Georgia’s brief was organized by the State Innovation Exchange’s Reproductive Freedom Leadership Council, which describes itself as a “network of state legislators working to advance reproductive health, rights and justice.” 

The brief argues the Supreme Court’s failure to uphold the rule of law and precedent would result in disastrous consequences for women seeking abortions, as well as for their families.  

“State legislators are the first line of defense against policies that deliberately roll back progress on abortion rights and reproductive health across the country, and the overwhelming majority of the public agrees we must protect Roe v. Wade,” said the organization’s Jennifer Driver. “With this amicus brief, nearly 900 legislators are sending the Supreme Court a clear message: We cannot go back. You must uphold 50 years of legal abortion in all 50 states.”  

Georgia’s abortion law is currently tied up in the U.S. 11th Circuit Court of Appeals, which is waiting on the Supreme Court decision before issuing a ruling. Known as the Living Infants Fairness Equality Act, it seeks to prevent abortions after a fetal heartbeat has been detected, typically six weeks into pregnancy, except in special situations.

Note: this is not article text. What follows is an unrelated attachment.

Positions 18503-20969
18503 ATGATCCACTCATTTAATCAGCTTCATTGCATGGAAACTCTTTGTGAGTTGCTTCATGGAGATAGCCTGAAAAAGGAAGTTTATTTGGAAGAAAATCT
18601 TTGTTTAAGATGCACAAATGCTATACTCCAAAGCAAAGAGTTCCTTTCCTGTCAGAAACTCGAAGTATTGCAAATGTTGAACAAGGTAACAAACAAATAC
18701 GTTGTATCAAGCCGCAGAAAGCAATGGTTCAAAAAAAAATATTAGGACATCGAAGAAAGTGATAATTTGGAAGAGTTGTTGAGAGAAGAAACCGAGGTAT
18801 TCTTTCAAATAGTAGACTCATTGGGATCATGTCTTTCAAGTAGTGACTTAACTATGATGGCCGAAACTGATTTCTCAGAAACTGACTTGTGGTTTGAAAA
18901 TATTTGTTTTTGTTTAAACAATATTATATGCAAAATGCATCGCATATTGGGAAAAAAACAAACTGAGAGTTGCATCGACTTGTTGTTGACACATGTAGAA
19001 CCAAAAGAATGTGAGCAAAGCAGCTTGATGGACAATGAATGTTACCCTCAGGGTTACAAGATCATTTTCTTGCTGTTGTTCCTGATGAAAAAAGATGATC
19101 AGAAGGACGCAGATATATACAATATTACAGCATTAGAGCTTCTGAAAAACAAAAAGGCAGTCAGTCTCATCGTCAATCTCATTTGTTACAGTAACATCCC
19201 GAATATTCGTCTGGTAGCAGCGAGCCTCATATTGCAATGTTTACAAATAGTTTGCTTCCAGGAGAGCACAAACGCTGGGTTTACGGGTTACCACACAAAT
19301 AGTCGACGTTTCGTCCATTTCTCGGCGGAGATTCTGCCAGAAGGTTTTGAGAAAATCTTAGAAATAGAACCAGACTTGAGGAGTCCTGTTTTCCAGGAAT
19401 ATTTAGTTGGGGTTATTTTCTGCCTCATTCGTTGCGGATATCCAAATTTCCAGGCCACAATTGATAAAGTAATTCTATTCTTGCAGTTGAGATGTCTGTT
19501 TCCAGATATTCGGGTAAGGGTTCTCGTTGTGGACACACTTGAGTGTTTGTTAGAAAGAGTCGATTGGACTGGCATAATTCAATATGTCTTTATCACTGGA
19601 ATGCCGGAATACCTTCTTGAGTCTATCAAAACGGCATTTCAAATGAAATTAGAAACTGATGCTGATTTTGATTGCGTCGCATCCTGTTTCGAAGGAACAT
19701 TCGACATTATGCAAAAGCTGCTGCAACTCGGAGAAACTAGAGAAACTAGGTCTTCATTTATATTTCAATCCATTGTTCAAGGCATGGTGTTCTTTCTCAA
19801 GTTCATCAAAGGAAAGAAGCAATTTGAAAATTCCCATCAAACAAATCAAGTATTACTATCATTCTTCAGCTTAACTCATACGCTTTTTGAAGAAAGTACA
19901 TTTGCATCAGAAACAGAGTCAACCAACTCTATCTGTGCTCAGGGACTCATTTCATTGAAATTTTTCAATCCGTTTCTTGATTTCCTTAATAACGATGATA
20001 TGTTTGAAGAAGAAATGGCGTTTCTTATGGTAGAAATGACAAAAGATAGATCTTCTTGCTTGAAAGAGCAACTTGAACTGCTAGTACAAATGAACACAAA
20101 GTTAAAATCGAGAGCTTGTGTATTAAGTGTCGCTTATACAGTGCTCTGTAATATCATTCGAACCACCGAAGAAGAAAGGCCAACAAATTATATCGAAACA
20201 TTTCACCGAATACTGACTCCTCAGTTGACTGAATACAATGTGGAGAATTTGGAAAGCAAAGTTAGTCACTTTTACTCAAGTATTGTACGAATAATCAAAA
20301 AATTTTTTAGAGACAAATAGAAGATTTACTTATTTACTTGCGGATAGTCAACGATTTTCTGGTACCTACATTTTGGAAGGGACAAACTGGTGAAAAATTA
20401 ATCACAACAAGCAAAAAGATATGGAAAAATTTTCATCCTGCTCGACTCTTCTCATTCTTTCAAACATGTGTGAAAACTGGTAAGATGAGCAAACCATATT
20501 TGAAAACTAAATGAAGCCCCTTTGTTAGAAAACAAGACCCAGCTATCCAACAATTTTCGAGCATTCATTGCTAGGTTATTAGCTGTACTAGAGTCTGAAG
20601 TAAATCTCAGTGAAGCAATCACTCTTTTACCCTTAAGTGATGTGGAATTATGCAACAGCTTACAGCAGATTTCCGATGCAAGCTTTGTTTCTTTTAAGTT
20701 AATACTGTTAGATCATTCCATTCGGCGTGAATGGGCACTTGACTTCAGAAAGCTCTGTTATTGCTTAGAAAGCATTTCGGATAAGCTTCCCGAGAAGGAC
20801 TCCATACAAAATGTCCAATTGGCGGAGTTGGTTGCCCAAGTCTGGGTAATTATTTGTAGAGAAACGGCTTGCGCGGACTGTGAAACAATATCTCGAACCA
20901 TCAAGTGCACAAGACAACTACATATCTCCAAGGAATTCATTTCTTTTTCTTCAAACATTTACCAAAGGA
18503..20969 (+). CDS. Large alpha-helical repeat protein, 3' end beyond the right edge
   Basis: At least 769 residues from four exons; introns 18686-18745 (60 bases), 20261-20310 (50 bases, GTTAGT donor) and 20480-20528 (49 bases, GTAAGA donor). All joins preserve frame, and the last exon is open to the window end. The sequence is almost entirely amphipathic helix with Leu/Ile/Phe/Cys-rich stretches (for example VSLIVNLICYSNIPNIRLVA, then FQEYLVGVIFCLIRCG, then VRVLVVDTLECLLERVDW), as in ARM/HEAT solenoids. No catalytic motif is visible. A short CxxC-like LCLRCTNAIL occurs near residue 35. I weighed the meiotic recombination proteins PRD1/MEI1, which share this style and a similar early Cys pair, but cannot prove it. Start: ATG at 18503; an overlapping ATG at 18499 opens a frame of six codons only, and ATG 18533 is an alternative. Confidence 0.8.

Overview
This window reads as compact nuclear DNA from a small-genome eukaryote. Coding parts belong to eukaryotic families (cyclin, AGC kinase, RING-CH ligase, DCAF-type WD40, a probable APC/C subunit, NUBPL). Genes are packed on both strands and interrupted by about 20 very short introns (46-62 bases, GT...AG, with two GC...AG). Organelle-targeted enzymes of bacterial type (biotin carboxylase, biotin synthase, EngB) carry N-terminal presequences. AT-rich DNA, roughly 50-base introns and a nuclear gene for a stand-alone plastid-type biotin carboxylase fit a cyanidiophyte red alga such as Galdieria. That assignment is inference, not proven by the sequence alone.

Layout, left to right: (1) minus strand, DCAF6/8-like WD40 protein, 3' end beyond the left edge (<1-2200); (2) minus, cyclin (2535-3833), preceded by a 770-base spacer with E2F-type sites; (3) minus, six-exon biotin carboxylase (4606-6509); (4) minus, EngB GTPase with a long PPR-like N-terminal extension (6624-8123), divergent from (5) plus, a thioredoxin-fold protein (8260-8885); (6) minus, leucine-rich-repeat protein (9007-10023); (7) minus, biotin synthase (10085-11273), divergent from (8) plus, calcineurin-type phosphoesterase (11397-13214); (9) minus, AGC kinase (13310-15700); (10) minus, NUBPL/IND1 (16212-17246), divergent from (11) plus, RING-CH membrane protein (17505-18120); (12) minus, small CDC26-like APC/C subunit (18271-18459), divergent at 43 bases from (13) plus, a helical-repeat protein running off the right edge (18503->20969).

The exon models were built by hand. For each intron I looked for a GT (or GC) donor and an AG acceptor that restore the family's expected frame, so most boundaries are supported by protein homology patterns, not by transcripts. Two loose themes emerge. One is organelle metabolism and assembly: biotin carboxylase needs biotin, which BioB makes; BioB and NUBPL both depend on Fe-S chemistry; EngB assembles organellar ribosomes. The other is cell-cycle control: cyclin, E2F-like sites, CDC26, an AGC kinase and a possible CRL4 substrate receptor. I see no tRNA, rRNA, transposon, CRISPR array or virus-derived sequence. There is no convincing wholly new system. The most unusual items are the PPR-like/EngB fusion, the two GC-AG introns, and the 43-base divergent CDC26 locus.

Lawsuits brought by the American Civil Liberties Union, Planned Parenthood and the Center for Reproductive Rights led the U.S. District Court for the Northern District of Georgia in December 2019 to rule the law unconstitutional. The legislation, which the General Assembly passed earlier that year, had been scheduled to take effect on Jan. 1, 2020.

If the 11th Circuit decides to strike down Georgia’s abortion law in the case — SisterSong v. Kemp — Georgia could appeal to the U.S. Supreme Court, which may then look at the law’s constitutionality and reexamine the precedent of the landmark 1973 Roe v. Wade decision legalizing abortion on demand.

“A Georgia judge struck down Republicans’ HB (House Bill) 481 last year because the court saw it for what it was — an unconstitutional infringement on the right to choose — and we hope the 11th Circuit Court agrees,” said Rebecca Galanti, spokesperson for the Democratic Party of Georgia. “Democrats will continue to fight at every turn to safeguard reproductive freedom and stop Republicans’ dangerous anti-choice agenda in Georgia.”